Delivery Services: How Pizza Suppliers Imagine the Future – Economy

So you should get yourself a tarantula, and as if that wasn’t absurd enough, an eight-legged specimen of this species can be seen in the online advertisement. Accompanied by the note that these spiders are underrated and harmless pets. But why the hell are they showing you this ad? You think about it for a moment and then it occurs to you that you said “tarantula” exactly once in your cell phone and wanted someone you know to fall into a pit with these animals. It’s scary, and it’s also a little ridiculous: So the tech industry has grabbed a word, and the algorithm clearly can’t think of anything better than turning it into an ad. For a spider as a pet for someone who is almost terrified of eight legged caterpillars.

Of course, machine learning will improve over time, which leads to the Pizza Hut restaurant chain. Its chief analyst, Tristan Burns, recently told the transform tech conference that his company is currently experimenting with machine learning and is keen to learn, as he said, “Who are the customers, where in the world are they? , What is the weather there. . “Wait a minute, and this is the debate and smiles a bit in the US: Pizza Hut wants to make personalized offers to customers depending on the weather? So” Veggie Lover “in the sun,” Backyard BBQ Chicken “in the rain and the chicken-bacon-parmesan-with-cheese-in-the-edge by hail variant? Yes, it could be, but in reality, these are the terms of delivery. What an unmanned car doesn’t like about everything: clouds or even rain.

It’s exciting to see what’s happening in the live delivery industry that Pizza Hut has been the digital pioneer; As early as 1994, California customers could order pizza over the internet – and let’s be honest: if you order your meal over the phone for a year and don’t go crazy, you can be considered enlightened in the Buddhist sense of the word. The industry has grown almost exponentially during the Covid pandemic, with sales of $ 127 billion worldwide this year, and where so much money is on the move, the tech industry is wide awake.

Domino’s, a competitor of Pizza Hut, already described itself in 2014 as a “technology company that sells pizza”; Pizza Hut relied on outsourcing and cooperated with the delivery agent Grubhub. Since 2015, Domino’s customers can have their pizza delivered anywhere, for example in parks or on the beach. In 2016, the company delivered two pizzas (a peri-peri chicken pizza and a chicken and cranberry pizza – the sun was shining) by drone.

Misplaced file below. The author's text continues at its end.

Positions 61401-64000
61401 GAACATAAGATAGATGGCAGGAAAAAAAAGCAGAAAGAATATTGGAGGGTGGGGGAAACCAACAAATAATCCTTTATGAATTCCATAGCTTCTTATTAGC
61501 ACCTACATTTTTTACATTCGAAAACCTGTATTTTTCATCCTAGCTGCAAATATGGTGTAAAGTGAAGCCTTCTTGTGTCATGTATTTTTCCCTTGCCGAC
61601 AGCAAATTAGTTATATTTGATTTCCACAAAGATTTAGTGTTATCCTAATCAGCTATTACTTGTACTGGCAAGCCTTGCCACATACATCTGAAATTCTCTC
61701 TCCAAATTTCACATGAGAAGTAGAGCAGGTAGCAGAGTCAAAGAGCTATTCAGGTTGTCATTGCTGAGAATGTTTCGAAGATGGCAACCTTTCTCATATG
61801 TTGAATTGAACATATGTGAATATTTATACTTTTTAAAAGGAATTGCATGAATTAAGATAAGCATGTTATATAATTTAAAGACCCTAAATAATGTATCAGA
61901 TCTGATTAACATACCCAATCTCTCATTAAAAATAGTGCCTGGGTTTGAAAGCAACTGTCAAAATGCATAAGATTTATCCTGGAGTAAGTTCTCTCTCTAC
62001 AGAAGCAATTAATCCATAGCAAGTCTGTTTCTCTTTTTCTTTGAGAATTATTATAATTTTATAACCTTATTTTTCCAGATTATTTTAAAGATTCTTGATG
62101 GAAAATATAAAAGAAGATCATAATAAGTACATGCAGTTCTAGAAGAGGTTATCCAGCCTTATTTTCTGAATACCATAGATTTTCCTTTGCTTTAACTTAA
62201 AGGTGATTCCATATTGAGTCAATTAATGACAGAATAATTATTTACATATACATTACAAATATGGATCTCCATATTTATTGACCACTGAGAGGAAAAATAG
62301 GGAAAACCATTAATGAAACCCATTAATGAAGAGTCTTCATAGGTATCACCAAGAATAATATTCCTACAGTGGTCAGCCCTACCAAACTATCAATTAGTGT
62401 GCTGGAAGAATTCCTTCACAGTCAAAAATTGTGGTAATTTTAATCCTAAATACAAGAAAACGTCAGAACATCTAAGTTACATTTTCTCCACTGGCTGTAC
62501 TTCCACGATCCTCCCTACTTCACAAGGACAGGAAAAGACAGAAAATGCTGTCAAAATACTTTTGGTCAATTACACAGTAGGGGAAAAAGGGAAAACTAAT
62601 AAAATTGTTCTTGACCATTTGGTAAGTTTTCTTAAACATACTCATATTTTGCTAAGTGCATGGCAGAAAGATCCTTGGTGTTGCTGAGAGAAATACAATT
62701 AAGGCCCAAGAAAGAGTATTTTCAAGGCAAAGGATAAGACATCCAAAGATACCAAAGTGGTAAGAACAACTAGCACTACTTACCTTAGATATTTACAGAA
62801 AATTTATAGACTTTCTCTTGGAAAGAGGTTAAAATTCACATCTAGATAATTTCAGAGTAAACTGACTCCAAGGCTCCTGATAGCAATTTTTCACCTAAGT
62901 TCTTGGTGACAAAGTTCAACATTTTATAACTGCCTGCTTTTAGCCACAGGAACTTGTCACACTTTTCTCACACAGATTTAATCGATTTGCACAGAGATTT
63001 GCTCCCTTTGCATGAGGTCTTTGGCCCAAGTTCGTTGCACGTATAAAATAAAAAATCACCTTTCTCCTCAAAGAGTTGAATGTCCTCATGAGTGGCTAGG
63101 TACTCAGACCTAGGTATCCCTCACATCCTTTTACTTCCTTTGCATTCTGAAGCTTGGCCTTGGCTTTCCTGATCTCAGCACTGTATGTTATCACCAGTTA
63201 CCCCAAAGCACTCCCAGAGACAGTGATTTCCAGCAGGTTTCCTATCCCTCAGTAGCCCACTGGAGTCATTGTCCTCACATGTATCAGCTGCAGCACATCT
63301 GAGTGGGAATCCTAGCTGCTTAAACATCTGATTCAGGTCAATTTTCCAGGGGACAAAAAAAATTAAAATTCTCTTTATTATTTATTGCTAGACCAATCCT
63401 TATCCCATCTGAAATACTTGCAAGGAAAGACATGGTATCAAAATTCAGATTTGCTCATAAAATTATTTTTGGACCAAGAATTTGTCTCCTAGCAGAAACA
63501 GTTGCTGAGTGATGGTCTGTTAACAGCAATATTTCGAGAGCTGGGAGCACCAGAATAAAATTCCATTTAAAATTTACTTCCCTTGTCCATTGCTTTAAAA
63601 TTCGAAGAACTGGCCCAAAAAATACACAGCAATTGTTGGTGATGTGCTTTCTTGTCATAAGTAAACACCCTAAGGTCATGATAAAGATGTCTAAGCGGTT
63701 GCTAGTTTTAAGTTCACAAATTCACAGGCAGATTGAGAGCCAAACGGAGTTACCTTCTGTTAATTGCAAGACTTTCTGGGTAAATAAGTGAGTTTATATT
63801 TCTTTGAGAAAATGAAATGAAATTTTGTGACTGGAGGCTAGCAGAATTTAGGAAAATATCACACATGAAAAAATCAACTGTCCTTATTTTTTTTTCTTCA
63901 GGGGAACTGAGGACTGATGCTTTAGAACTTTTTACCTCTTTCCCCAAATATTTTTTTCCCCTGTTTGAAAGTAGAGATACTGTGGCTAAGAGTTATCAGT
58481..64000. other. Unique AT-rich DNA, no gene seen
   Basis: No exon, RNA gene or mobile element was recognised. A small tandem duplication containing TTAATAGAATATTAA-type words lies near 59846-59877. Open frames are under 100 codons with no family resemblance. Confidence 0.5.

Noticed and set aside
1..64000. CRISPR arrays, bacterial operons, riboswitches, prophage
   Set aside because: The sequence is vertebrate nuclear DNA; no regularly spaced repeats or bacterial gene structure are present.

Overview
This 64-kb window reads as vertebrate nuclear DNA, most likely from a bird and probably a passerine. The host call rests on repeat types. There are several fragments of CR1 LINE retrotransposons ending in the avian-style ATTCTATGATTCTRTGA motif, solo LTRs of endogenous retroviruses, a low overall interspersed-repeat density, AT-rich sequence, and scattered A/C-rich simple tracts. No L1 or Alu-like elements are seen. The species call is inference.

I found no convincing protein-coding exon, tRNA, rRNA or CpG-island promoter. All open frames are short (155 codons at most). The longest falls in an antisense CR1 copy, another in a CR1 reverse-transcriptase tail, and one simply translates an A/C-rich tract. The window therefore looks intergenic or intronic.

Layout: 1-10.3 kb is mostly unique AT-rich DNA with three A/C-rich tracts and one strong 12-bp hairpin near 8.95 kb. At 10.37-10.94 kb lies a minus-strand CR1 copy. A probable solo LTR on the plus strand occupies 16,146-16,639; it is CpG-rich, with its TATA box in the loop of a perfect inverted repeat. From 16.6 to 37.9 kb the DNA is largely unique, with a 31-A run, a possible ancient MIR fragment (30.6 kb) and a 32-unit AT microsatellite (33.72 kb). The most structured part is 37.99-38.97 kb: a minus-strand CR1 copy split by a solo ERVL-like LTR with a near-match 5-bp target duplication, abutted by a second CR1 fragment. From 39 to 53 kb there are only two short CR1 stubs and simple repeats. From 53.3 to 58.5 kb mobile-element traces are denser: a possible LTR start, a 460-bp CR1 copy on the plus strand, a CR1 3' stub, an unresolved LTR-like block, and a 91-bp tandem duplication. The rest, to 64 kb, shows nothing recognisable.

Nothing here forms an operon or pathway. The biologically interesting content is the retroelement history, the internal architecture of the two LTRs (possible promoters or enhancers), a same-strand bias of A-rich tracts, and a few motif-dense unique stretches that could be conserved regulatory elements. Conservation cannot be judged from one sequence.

In a commercial, Pizza Hut now shows how they envision the future: a car from start-up Nuro (which cooperates with supermarket chain Walmart and drug-drug group CVS) drives to an unmanned branch, employee places ordered items Put things in some sort of holding oven on the side of the vehicle, then the R2 (certainly a deliberate reference to the Star Wars robot R2-D2) defies some of the dangers of road traffic, finds the fastest route in a traffic jam and brings the customer a hot and crispy pizza. A few of these R2 vehicles are already being tested on the streets of Houston.

it could be a revolution

“There is still a lot to learn,” says Dennis Maloney, Dominos’ digital boss: “But it could be a revolution.” Anyone who dreams of a car carrying people from point A to point B without a driver (and all the way) should pay close attention to the delivery industry. Experts believe it will be there sooner than other branches of the industry because it carries things rather than people. So there is only one thing for customers and learning machines to do: if no one says “pizza” and “pineapple” in the same breath, the algorithm could end the worst crime against the taste buds. southern tastes and finally let this unspeakable Hawaiian pizza go extinct. At most there will be one with tarantula legs.

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